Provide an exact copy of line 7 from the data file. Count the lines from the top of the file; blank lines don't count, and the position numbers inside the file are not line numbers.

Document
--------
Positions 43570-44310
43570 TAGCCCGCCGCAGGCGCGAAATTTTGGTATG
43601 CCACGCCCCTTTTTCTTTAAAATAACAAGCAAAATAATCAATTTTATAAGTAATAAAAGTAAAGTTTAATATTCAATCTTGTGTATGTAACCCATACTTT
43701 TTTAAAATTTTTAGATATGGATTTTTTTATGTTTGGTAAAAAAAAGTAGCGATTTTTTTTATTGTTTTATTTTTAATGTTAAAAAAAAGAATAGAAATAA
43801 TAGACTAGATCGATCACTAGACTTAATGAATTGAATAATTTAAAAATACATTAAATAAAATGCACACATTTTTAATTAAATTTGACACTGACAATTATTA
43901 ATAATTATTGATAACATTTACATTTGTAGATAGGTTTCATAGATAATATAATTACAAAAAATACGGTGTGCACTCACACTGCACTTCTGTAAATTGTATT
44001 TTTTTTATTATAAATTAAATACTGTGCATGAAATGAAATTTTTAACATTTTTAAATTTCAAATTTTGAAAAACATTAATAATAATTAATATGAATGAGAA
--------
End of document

44001 TTTTTTATTATAAATTAAATACTGTGCATGAAATGAAATTTTTAACATTTTTAAATTTCAAATTTTGAAAAACATTAATAATAATTAATATGAATGAGAA